The following two videos involve conversations between a speaker of Standard Mandarin and that of a local Mandarin dialect, where the latter can understand Standard Mandarin but cannot really speak it. Communication is therefore still marginally possible in these cases. Imagine what will happen if the two speakers of Mandarin dialects have to communicate with each other!
Sichuanese, a representative variety of Southwest Mandarin:
Dalian Mandarin, a representative variety of Jiaoliao Mandarin:
For a more colloquial impression of these Mandarin dialects, listen to these candid—and slightly rude—examples of Sichuanese and Dalian Mandarin.
Put simply, the “intelligibility claim” is divorced from reality. More specifically, according to the personal experience of friends and colleagues from various Mandarin-speaking regions, without prior exposure, speakers of different Mandarin dialects often have difficulty understanding each other’s local vernacular even if they come from one and the same province, provided that two or more distinct subgroups of Mandarin are spoken therein.
Typical examples include Shandong (Jiaoliao, Jilu, Central Plains), Jiangsu (Central Plains and Jianghuai), and Hubei (Jianghuai and Southwest). In some cases, mutual intelligibility is not guaranteed even if the Mandarin dialects concerned belong to the same subgroup and are spoken within the same province. A native speaker of the Zhenjiang dialect (a Jianghuai Mandarin dialect spoken in the Jiangsu province) reported that it is impossible for her to understand the Nantong dialect (another Jianghuai Mandarin dialect spoken around 140 kilometers away from her neighbourhood in the same province).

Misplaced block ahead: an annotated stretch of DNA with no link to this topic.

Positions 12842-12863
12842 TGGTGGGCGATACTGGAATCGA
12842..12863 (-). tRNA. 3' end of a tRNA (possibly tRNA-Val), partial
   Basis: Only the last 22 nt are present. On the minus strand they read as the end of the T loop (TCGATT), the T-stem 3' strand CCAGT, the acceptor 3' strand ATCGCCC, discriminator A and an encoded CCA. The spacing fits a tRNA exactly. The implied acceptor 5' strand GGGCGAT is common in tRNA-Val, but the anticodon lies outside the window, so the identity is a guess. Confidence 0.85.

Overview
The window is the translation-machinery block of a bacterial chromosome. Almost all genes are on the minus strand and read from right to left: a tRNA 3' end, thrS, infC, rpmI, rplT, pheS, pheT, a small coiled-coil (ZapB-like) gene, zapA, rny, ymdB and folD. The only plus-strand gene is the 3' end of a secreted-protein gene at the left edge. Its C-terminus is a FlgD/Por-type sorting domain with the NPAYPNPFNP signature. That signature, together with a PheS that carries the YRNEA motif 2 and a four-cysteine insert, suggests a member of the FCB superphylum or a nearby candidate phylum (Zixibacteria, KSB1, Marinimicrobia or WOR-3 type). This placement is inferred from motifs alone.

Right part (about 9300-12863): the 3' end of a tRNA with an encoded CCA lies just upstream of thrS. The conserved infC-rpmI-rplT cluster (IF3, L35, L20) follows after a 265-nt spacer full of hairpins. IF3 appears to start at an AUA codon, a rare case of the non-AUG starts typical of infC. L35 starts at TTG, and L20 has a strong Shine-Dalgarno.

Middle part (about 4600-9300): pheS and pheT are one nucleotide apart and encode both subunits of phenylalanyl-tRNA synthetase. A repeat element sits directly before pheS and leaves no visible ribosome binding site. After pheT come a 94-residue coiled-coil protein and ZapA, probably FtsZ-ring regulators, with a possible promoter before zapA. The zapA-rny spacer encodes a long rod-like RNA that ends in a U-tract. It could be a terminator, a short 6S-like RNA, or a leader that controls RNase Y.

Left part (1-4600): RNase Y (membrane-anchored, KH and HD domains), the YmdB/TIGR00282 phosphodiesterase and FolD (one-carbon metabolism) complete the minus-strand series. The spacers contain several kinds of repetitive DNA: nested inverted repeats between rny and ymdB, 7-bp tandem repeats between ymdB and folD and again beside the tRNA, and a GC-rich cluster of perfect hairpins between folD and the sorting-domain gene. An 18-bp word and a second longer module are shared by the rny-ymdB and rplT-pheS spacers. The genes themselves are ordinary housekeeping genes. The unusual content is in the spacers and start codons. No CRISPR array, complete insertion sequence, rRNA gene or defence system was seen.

Variation between Northern Sinitic and Southern Sinitic
Of course, as linguists, we cannot make any strong claim based on gut feeling and anecdotal evidence. Intrigued by the remarkable diversity within the Mandarin dialect group, I decided to conduct a typological survey of 26 Mandarin dialects, plus 16 dialects which belong to other Chinese dialect groups. The resultant research article, co-authored with my supervisors Umberto Ansaldo and Stephen Matthews, was recently published in Linguistic Typology (Szeto et al. 2018). The results are in stark contrast to the common belief in a homogeneous Mandarin dialect group, but highly consistent with our preliminary observations—Mandarin dialects demonstrate internal variation in all major domains of grammar (phonology, morphosyntax, semantics, and grammaticalization patterns).
Adopting a quantitative approach, we find that the degree of typological diversity within the Mandarin dialect group is comparable to that of the Sinitic branch as a whole. This implies that, if the various Chinese dialect groups are indeed as internally diverse as the Romance or Germanic languages, the Mandarin dialect group alone may carry such a degree of internal diversity from a typological (or structural) perspective!